Get comfortable before you immerse yourself in the lush sounds of Australian dream-electronica duo Twin Caverns. Their latest single is a languid affair sure to take your breath away and make you swoon. The downtempo “Crimes” is the band’s first release in a year, and it’s definitely one that you’ll want to keep on repeat indefinitely.
This intoxicating fusion of electronica, soul, trip-hop and dream-pop offers an immediate rush of euphoric bliss. No, that’s not overselling its tranquility. Just listen and you’ll understand. “Crimes” is nothing short of sublime thanks to the moody vocals and instrumentation from Lou Millar and Michael Macias. The duo recently added bassist Chuffy Smith to their roster, resulting in an even fuller sound. Imagine if Bon Iver and James Blake collaborated with London Grammar and Hundred Waters: the result would be Twin Caverns. If you need a new chill-out soundtrack, this is one song you absolutely must add to the mix.
Isabelle Brown – “Hey Romeo” (Brighton, England)
RIYL: Amy Winehouse meets Neneh Cherry
What were you doing when you were a teenager? If you were like most teens, your primary focus was probably on trying to figure out who you were – and you likely didn’t have a clue. Most teenagers don’t come into their identity until much later; even fewer have identified their talents enough to actually do something cool like record their own music. Fortunately, emerging indie artist Isabelle Brown isn’t a typical teenager.
She has just two songs in her current catalog, though that will soon change. Get to know her name now, because her new “Hey Romeo” single is all the proof we need that Brown is destined for greatness. On this song the 14-year-old singer (yes, you read that correctly: she’s only fourteen!) from Brighton fuses old-school soul beats with modern R&B and pop – and the result is a radio-friendly jam you might expect from someone twice her age.
Her debut album is expected next year. Needless to say, we are ready to hear more ASAP. Until it arrives, you can find this single streaming on Soundcloud.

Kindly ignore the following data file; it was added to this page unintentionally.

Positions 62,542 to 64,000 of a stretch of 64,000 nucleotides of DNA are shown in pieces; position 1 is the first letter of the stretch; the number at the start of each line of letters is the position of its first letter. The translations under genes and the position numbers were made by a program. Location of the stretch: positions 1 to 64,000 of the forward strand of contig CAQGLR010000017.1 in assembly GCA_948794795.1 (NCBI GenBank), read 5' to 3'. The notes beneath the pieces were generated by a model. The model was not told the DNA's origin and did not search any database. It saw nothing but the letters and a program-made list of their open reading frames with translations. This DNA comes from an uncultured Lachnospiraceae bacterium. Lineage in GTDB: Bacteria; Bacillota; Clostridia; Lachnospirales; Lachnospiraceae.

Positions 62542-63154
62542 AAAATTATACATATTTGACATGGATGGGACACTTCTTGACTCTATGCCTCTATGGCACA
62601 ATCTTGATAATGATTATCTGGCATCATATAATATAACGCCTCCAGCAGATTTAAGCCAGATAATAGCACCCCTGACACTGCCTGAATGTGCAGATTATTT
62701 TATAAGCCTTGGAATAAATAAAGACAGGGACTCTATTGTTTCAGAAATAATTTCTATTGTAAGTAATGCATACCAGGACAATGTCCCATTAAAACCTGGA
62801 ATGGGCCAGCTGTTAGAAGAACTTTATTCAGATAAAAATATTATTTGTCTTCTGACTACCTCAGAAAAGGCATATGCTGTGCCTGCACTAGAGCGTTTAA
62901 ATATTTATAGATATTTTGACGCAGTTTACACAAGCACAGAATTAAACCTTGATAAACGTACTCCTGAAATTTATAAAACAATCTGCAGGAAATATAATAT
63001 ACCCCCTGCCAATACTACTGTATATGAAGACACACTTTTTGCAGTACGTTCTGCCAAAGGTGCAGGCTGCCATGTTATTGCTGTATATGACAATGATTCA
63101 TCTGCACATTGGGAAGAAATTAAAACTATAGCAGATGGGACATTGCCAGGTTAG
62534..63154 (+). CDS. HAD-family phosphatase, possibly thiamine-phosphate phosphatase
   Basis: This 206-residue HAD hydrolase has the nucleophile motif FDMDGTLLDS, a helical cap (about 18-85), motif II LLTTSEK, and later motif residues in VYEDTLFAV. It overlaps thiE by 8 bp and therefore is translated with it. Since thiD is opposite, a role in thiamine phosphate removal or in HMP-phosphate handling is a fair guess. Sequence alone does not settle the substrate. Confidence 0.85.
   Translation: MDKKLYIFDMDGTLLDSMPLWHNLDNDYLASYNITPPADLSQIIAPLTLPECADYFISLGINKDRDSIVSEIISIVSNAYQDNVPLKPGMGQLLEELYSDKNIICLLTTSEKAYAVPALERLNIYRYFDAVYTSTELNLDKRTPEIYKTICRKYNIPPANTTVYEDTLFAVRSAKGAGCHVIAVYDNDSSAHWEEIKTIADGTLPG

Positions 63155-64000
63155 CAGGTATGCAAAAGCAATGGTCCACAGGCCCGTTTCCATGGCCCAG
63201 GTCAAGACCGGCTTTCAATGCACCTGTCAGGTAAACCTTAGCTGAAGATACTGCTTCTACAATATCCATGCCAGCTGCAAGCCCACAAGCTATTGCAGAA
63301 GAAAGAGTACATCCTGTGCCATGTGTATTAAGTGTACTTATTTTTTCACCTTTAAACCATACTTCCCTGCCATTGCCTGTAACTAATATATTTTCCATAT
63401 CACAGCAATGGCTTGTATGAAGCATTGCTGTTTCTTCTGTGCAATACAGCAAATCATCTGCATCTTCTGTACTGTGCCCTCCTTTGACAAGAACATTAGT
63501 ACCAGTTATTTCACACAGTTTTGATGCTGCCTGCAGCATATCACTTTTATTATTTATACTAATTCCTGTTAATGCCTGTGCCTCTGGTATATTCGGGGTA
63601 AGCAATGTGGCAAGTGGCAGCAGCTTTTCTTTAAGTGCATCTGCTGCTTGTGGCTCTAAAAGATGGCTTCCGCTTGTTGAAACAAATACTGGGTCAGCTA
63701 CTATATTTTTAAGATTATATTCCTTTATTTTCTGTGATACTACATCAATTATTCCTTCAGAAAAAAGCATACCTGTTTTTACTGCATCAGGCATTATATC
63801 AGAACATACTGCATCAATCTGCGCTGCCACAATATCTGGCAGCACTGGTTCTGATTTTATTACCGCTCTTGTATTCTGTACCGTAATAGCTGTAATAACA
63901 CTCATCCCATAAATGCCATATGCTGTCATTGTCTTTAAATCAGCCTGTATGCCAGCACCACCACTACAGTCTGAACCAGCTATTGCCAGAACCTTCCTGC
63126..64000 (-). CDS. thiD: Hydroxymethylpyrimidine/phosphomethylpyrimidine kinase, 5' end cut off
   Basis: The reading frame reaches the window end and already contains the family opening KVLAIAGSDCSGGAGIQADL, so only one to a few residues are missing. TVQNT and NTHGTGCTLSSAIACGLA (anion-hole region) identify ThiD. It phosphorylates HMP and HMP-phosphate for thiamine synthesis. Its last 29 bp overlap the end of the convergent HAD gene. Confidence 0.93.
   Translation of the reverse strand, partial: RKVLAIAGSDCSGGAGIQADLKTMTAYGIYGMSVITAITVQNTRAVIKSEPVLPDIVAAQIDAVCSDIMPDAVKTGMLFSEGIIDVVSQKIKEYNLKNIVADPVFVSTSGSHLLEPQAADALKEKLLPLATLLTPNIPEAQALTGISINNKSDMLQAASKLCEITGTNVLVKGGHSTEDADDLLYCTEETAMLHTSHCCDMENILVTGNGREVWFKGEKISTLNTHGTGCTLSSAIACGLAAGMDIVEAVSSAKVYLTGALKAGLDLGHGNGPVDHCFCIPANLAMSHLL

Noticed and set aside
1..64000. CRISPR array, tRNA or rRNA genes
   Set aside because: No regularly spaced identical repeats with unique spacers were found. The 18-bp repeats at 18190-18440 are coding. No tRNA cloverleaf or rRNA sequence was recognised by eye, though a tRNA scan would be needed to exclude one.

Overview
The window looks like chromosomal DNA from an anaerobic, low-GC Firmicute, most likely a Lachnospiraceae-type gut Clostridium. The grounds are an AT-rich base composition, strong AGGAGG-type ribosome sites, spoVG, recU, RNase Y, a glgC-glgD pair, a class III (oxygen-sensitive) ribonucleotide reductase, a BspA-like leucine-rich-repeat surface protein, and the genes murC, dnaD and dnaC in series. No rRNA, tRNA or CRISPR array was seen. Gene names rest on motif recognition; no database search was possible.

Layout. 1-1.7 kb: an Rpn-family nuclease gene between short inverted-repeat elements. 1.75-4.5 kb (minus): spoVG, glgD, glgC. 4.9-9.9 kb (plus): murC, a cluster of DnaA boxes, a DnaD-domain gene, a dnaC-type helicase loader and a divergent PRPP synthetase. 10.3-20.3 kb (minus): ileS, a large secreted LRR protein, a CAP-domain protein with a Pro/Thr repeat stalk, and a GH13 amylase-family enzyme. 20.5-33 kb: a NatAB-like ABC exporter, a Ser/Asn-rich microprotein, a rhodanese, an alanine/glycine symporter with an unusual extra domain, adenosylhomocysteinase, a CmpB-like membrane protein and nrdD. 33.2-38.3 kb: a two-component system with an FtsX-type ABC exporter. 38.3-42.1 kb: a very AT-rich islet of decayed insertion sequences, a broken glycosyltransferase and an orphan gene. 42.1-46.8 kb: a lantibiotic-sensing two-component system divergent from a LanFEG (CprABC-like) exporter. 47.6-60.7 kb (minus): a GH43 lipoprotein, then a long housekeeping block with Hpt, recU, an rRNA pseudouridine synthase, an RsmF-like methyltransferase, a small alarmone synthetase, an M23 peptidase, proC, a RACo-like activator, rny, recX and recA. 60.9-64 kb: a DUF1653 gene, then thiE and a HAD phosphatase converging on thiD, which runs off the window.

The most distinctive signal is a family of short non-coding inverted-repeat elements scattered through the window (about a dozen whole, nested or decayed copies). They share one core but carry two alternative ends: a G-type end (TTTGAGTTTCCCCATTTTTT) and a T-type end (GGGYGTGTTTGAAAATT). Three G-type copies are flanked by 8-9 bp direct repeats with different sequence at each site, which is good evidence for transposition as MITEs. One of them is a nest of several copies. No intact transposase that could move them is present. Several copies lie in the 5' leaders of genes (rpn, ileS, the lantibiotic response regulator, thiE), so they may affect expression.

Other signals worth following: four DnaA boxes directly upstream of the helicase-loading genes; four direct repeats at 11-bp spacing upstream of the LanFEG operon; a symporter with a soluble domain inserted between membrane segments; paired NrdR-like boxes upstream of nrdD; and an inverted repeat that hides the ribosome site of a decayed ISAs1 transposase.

Cascabel – “Midnight Mantra” (Mexico City, Mexico)
RIYL: The Doors, The Black Angels, Black Rebel Motorcycle Club
This year has been especially good if you are a fan of psych rock. Bands like The Black Angels and Black Rebel Motorcycle Club tend to remain in the spotlight, but an emerging band from Mexico are quickly rising to take their place. Say hello to Cascabel. This four-piece outfit from Mexico City produce some of the most head-spinning riffs we’ve heard lately. If you missed their 2015 debut, Far Out, Man!, now is the time to catch up.
While some emerging bands like Greta Van Fleet opt to emulate classic rock influences (namely, Led Zeppelin), Cascabel dig deeper to get their original sound. Not many bands channel Jim Morrison and The Doors the way these guys do on “Midnight Mantra” from their new Cobra LP. The swirl of reverb-heavy guitars and organ would make The Lizard King proud. Meanwhile, you can hear echoes of Joy Division’s Ian Curtis in the vocals of frontman Ian Pascal. But this song isn’t simply retro-inspired. The wall of sound they create here is as dense and heady as anything on the latest album from The Black Angels or Psyence. Cascabel deliver huge hooks and plenty of swagger, so get ready to blast this one at full volume. The intensity doesn’t let up until the last thirty seconds when it fades out with a hint of Middle Eastern flair.